Wednesday, December 11, 2013

BIM in Industry

BIM Characteristics
A BIM model is a digital description of a project. It may include information such as the physical configuration, programmatic requirements, functional characteristics, specifications, systems performance, supply chain threads, construction sequence, cost or any other information that might be useful.

 Specialized software may be “plugged in” with algorithms that can adjust related building systems if there is a design change. These “plug ins” can include programs for structural and mechanical design. For instance, if a room is enlarged, the size of the structural members can be automatically recalculated and resized. The model adjusts itself. If the building is rotated on the site, the heat gain and loss may be recalculated. Other plug-ins may focus on energy analysis, LEED certification, cost estimating or construction scheduling.

 BIM ideologues will quickly tell you that BIM is not drafting software. It is a database. Drawings are simply one form of report. Like any digital database, a BIM model can produce reports—subsets of information for special purposes. These reports can be in the form of 2D or 3D drawings or an infinite variety of custom alphanumeric reports. The IPD team can tailor reports for specific purposes instead of grappling with a large set of 30” x 40” construction drawings and a fat set of specifications that obscures required information.
For instance, architects can produce a report in 3D and in color, rendered for comprehension by non-technical people. They can deliver drawings for review by entitlement agencies (building permits, accessibility requirements, environmental concerns, aesthetic compatibility or whatever) that address the agency’s specific requirements. Assembly details can be produced on site for current construction challenges. Facility managers may access life-cycle, maintenance and replacement information.

4D and 5D models:
BIM can have sequence and construction duration information attached to drawing elements that represent the building systems (4D modeling). A computer program can animate construction progression. A user can input a date to observe current state of completion. The builder can analyze on-site material staging problems, develop phasing plans, improve the sequencing of trade contractors or analyze the cost of construction delays. Cost can also be attached to drawing elements that represent building systems (5D modeling) for estimating and value engineering. The estimate can progress in lockstep with design.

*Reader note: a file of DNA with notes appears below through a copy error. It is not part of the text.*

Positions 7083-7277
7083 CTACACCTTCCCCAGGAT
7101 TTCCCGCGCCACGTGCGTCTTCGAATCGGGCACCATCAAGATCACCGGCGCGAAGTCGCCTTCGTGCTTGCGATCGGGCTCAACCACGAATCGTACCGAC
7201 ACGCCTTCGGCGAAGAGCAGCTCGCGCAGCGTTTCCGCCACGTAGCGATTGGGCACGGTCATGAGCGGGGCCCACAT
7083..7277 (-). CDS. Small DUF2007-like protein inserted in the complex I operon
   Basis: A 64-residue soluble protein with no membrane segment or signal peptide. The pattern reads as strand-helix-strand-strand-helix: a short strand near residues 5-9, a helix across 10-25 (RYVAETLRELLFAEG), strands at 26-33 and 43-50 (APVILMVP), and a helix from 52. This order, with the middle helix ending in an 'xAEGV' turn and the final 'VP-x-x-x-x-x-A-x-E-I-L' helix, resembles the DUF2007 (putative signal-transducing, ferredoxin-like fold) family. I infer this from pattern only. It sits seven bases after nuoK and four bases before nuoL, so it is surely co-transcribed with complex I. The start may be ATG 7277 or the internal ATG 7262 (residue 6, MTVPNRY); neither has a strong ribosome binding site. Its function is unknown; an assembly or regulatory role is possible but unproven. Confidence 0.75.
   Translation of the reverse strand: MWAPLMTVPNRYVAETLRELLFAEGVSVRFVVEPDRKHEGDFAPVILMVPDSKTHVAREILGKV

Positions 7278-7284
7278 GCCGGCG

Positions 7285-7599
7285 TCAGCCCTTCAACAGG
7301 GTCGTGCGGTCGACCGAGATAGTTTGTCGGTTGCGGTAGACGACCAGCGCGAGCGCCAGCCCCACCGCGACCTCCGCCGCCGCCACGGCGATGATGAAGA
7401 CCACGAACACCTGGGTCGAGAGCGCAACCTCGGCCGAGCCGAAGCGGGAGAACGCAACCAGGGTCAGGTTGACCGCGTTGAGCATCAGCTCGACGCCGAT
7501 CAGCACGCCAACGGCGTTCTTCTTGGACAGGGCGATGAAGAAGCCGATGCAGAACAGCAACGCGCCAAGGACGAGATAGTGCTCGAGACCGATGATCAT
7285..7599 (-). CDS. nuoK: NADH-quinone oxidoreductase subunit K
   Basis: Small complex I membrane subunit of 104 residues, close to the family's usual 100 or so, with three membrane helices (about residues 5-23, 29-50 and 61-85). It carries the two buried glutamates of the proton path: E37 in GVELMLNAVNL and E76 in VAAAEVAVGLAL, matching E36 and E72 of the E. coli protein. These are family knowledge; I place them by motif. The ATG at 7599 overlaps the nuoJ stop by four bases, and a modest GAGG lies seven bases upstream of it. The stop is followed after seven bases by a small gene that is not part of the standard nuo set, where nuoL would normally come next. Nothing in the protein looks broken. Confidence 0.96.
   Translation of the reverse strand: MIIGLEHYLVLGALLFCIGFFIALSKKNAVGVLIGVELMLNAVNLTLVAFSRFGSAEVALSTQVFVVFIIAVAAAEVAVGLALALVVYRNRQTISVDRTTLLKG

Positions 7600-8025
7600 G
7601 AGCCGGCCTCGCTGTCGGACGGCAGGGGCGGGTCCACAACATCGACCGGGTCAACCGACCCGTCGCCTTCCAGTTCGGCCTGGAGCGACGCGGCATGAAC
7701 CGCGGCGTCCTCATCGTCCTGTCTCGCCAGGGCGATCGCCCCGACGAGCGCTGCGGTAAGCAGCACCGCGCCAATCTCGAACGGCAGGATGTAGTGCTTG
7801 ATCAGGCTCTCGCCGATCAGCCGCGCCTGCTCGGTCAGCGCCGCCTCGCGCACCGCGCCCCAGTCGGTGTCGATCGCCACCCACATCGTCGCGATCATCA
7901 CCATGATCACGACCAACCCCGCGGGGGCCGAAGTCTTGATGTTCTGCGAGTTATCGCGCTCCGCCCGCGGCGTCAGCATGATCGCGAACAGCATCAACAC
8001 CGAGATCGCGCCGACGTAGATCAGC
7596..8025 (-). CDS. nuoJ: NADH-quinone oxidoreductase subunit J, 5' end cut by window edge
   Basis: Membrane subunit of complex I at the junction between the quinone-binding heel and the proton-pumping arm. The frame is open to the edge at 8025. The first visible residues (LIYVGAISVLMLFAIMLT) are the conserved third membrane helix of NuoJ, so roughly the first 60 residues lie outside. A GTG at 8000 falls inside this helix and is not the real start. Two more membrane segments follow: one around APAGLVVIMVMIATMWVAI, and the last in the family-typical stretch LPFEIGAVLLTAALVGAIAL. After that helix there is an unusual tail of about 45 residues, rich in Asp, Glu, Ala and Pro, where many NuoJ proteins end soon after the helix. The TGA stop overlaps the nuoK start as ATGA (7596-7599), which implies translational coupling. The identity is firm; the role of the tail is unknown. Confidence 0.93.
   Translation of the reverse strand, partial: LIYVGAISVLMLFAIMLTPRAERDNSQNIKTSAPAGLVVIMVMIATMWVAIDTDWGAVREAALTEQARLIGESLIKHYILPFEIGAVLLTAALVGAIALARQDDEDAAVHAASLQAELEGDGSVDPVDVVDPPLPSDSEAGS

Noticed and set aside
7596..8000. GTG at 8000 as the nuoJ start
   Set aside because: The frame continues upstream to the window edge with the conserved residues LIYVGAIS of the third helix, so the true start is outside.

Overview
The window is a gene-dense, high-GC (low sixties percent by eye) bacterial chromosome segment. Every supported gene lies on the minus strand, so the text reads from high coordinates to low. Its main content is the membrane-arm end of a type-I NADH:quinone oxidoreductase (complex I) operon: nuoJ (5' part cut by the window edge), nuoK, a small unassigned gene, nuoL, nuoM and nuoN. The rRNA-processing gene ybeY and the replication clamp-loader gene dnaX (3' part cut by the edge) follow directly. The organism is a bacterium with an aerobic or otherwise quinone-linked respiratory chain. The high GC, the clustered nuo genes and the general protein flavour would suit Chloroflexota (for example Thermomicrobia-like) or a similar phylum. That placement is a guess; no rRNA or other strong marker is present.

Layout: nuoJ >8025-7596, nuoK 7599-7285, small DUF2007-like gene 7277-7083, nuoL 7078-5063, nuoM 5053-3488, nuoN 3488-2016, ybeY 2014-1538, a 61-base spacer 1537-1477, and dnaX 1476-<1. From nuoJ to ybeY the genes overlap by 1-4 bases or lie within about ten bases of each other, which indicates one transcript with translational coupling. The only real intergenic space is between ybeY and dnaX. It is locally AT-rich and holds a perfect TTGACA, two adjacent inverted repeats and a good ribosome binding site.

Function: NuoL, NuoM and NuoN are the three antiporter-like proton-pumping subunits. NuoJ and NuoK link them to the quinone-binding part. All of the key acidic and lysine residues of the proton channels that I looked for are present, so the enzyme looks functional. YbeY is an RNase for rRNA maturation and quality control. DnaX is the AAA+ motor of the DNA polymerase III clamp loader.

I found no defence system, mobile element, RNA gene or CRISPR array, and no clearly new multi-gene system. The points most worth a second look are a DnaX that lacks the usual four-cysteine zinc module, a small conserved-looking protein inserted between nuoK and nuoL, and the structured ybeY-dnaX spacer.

Clash Detection:
At the simplest level, pasting shop drawings into a CAD drawing quickly indicates a misalignment or a poor fit. Even in a 2D model, it is obvious if a window doesn’t fit between a pair of columns. However, problems are not always that obvious in 2D models. Conflicts are often caused when a building system designed by one consultant interferes with a system designed by another
consultant on separate drawings. For instance, if a lighting consultant locates recessed light fixtures on an architectural reflected ceiling plan without checking beam locations on structural drawings, the recessed can may poke into a beam. And we have all experienced a mechanical engineer plotting duct runs that pass through the structural engineers’ beams. BIM software provides sophisticated “clash detection” routines that indicate when two systems or products occupy the same space.

Direct fabrication control: 
Traditionally, fabricators develop shop drawings based on their interpretation of the plans and specifications. They are checked by the AE. Errors occur at each translation. By pasting shop drawings directly into the BIM model, errors and conflicts are more apt to be detected. Ultimately, a BIM model may include algorithms for CNC.

Facilities Management:
 An integrated BIM model is a good bit more valuable to facility managers than typical “as built” drawings. It may contain warranty data, spare parts lists and sources, useful life expectations and maintenance recommendations. It may contain original layouts as well as remodeling and renovation documentation. direct fabrication of building systems, such as ductwork, curtain wall, millwork. While there are still opportunities for error in these automated processes, they are reduced and often eliminated. Precision is increased and supply chain workflow is shortened.

BIM as a contract tool:
Although IPD may minimize the contractual silos between the members, it is unlikely that an IPD team will include 50 to 75 subcontractors. Contractual separation will remain for most of the design and construction team. Multiple customized reports from a BIM model will assume important roles as contractual tools. The tools will work both ways—clarifying agreements with both the owner and with subcontractors.

The initial agreement with the owner will likely be a written document, perhaps with some simple diagrams to describe the intended result. As the project progresses, printed reports from the BIM can then augment that original agreement, defining the work for staged approvals just as traditional SD, DD or CD documents have done. However, rendered 3D reports from the model will do a better job of ensuring a meeting of the minds with the owner or users who may lack experience with technical Construction Documents.

Computer Numerical Control refers to computer instructions that drive machine tools used to fabricate components. The technology is labor efficient, accurate, repeatable and facilitates complex forms.

The BIM will then become the framework for describing the work to subcontractors. As the design develops, subs will be asked to propose or bid on aspects of the work. When selected, aspects of their technical proposal may become part of the BIM—to be augmented or replaced with shop drawings as their work is developed.
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